• location where the bird was found;
  • species;
  • estimated number of dead species; and
  • finder's contact information.

If you not are submitting the animal for evaluation, the carcass can be disposed of in your garbage.

If you have direct or indirect contact with birds or their bodily fluids, follow with thorough cleansing with soap and water, or rinsing with alcohol-based hand products (containing >60 per cent alcohol) if hands are not visibly soiled.

Dispose of or wash gloves afterwards with soap and water. Wash hands thoroughly with soap and water or with alcohol-based hand products.

Information for Hunters

Hunters should be aware of the signs of avian flu during the spring hunting season and should take the necessary precautions, when retrieving shot birds.

You can safely hunt, handle and eat healthy game birds; however, follow routine precautions:

  • Avoid direct contact (skin or mucous membranes of the eyes, nose and mouth) with blood, feces and respiratory secretions of all wild birds.
  • Do not rub eyes, eat, drink, or smoke while cleaning, de-feathering or removing the contents of game.
  • Ideally, wear dish gloves or latex/plastic gloves when cleaning, defeathering and removing the contents of game.
  • Wash gloves, hands and clothing with soap and warm water immediately after processing game.
  • Wash tools, work surfaces, and other equipment with soap and warm water, then with a 10 per cent solution of household bleach - just the same as you would after handling raw chicken.
  • Cook game meat thoroughly, to an internal temperature of approximately 70º C (160º F). Observe good food safety practices.
  • If you become ill while handling birds or shortly thereafter, see your doctor. Inform your doctor that you have been in contact with wild birds; and
  • For public health reasons, people who frequently handle wild birds should consider annual vaccinations against seasonal human influenza. This will not protect people from avian influenza, but it will reduce the likelihood of a person becoming infected with both human and avian influenza strains simultaneously. This reduces opportunities for viral reassortment and mutation that would allow a highly pathogenic avian influenza to become a highly transferable human influenza.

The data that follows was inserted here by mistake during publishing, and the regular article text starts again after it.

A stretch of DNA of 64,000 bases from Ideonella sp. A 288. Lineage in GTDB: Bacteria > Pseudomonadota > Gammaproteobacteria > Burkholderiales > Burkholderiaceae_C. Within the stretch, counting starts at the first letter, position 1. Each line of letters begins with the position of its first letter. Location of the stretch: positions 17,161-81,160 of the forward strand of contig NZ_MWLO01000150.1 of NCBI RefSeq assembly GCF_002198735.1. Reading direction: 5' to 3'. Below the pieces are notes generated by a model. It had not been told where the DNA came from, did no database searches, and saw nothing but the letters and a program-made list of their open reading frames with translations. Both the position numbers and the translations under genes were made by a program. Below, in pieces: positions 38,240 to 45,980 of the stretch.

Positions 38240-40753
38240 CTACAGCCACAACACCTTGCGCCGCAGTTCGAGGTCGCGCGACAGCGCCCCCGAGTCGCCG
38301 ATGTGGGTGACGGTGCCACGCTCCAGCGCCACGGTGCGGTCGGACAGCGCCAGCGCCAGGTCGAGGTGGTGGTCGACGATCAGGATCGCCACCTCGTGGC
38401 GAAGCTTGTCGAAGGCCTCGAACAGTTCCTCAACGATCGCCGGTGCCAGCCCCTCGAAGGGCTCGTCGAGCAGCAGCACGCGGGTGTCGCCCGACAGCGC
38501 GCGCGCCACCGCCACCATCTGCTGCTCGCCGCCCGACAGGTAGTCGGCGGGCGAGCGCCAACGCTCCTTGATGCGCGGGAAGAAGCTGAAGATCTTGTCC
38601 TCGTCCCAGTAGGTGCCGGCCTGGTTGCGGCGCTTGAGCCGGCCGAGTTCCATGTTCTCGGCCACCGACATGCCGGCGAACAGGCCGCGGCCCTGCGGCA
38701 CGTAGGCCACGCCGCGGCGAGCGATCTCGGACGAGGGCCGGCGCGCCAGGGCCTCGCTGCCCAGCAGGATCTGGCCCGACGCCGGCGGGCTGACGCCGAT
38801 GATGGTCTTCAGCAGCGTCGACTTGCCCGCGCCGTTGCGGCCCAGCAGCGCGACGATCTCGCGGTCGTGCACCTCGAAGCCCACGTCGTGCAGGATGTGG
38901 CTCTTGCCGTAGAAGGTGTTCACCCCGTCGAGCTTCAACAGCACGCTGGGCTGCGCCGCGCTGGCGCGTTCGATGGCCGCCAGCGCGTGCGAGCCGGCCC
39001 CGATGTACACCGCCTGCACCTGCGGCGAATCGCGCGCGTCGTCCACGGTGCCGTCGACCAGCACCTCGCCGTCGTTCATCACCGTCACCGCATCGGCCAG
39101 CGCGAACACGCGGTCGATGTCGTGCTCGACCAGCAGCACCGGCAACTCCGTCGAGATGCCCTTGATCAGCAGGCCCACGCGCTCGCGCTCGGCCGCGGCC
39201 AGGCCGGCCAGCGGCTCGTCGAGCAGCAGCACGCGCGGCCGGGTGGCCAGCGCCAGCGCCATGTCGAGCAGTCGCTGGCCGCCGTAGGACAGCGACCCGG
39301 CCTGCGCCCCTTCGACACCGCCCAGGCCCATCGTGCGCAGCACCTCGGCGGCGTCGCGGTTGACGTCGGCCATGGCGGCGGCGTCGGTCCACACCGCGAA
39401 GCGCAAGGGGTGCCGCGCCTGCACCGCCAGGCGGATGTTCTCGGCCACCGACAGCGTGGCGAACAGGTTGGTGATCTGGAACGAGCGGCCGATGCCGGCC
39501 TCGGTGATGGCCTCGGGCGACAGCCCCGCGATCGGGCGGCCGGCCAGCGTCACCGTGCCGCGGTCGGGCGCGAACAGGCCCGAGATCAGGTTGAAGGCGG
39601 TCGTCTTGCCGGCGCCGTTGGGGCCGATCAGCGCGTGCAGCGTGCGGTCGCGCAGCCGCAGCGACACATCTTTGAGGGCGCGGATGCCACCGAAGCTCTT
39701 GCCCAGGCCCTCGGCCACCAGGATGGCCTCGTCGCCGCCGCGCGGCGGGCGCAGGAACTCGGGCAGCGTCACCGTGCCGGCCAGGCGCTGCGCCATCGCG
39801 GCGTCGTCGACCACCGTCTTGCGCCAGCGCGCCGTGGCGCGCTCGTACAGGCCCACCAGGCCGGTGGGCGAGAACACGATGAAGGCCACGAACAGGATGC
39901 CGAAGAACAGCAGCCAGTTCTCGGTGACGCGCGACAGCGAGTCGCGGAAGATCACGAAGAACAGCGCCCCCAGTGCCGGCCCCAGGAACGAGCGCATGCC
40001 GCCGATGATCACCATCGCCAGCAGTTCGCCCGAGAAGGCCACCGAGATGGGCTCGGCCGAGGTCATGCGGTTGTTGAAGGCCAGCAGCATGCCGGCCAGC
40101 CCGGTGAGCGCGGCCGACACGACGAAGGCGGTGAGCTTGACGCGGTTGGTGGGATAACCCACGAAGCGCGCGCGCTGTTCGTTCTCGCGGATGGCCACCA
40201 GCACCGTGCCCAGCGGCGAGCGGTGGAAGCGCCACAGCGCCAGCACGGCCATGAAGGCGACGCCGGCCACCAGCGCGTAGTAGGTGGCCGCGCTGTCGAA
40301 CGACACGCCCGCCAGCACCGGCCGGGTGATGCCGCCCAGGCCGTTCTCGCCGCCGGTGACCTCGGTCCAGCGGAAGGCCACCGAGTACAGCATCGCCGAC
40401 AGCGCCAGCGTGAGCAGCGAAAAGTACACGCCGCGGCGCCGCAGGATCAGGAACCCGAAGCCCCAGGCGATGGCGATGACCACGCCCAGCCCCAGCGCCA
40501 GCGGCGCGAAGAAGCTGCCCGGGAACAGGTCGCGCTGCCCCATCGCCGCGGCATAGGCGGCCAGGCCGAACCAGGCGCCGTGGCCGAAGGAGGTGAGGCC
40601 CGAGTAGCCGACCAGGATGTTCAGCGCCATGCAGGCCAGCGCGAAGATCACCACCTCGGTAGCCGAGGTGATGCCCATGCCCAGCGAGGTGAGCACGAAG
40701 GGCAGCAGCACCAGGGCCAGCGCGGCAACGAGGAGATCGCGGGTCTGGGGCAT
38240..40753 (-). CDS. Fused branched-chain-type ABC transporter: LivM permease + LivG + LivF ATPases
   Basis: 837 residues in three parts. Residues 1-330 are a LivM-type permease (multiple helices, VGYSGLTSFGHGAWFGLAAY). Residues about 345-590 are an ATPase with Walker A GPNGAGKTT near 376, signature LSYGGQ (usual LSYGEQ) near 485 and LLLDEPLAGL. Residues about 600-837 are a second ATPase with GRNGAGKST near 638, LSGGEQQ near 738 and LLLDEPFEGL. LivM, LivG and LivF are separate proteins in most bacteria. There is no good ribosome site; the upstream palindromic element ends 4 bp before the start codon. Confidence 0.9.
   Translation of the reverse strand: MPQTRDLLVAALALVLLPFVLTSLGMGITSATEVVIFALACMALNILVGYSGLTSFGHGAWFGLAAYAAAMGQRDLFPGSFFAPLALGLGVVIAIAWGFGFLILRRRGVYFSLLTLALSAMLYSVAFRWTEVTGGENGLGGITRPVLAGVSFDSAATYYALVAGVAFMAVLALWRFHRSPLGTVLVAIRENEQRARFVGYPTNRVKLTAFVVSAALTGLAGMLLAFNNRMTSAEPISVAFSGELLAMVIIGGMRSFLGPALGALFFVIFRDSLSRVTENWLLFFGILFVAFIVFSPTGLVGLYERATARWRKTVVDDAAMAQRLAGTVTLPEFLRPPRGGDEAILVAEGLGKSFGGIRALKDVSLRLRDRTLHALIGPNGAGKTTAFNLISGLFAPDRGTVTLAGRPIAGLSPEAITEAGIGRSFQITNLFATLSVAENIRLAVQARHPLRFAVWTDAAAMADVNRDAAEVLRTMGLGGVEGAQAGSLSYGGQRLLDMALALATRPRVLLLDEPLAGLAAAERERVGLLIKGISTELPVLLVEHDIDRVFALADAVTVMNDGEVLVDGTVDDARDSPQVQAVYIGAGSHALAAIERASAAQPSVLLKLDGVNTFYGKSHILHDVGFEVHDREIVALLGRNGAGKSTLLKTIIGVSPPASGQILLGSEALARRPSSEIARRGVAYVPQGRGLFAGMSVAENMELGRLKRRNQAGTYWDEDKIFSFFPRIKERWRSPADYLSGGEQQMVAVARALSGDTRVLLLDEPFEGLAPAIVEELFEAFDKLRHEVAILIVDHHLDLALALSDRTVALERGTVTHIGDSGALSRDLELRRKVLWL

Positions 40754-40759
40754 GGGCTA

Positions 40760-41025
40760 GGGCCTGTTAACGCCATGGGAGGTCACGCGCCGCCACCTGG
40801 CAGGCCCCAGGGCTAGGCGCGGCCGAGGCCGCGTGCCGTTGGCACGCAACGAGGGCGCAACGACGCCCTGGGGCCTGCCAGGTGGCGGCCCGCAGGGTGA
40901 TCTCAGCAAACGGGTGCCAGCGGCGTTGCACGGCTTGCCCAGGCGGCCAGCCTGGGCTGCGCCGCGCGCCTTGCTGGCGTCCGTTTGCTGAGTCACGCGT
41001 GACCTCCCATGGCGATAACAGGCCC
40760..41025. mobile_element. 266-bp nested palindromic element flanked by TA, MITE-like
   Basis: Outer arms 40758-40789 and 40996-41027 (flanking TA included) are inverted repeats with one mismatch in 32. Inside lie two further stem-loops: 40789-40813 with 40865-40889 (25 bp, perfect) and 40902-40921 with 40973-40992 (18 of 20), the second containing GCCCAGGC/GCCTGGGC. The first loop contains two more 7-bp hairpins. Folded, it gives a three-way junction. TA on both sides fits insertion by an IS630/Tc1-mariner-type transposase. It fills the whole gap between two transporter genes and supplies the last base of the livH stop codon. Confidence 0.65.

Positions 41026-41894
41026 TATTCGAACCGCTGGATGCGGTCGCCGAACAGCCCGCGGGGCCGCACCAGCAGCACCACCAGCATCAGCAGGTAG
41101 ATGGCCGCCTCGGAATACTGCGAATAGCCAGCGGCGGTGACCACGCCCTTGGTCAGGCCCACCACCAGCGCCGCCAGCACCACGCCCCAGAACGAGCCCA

Report and Submit Dead Birds

The Ministry of Environment leads the collection and shipment of dead birds to the CWHC in Saskatoon.

Field officers will only go and pick up carcasses of dead wild birds if the mortality found or reported fits the following criteria:

  • Bird species that use aquatic or wetland habitats, especially waterfowl and water birds.
  • Mortality that appears unusual for the region or location.
  • Mortality involving more than one species of wild birds.
  • Mortality involving notable number of waterfowl or other water birds.
  • Mortality involving any number of raptors or avian scavengers (e.g. ravens, crows, gulls).
  • Illness including neurological symptoms in any number of raptors, waterfowl, or avian scavengers.

For all other wild birds found dead, the public may submit the specimens either directly to the CWHC in Saskatoon or drop off the specimen(s) (double-bagged and labeled appropriately) at any Ministry of Environment field office during regular office hours. Collect and submit the specimen with a submission form containing appropriate information, such as:

  • location where the bird was found;
  • species;
  • estimated number of dead species; and
  • finder's contact information.

Submission forms can be found online on the Canadian Wildlife Health Cooperative website.

Dispose of or wash gloves afterwards with soap and water. Wash hands thoroughly with soap and water or with alcohol-based hand products.

To report sick or dead birds, please contact:

Observations of sick birds and wildlife mortalities can be reported online to the Canadian Wildlife Health Cooperative or through the 'Wildlife Health Tracker' app.

Observations can also be reported by phone to the Canadian Wildlife Health Cooperative at 306-966-5815 or the Ministry of Environment Inquiry Line at 1-800-567-4224.

For further information, please contact:

CWHC Western/Northern Office
306-966-5099
AIV Hotline (toll-free): 1-866-544-4744
wn@cwhc-rcsf.ca

Helpful Links:

Avian Influenza and Wild Birds

Prevent the Spread of Avian Influenza in Wild Birds - Infographic

Wild birds and avian influenza – Handling guidelines – Public Health Agency of Canada

Avian influenza in wild birds and avian influenza – Environment and Climate Change Canada

Avian Influenza and Domestic Poultry and Pet Birds

How to prevent and detect disease in backyard flocks and pet birds – Canadian Food Inspection Agency

We need your feedback to improve saskatchewan.ca. Help us improve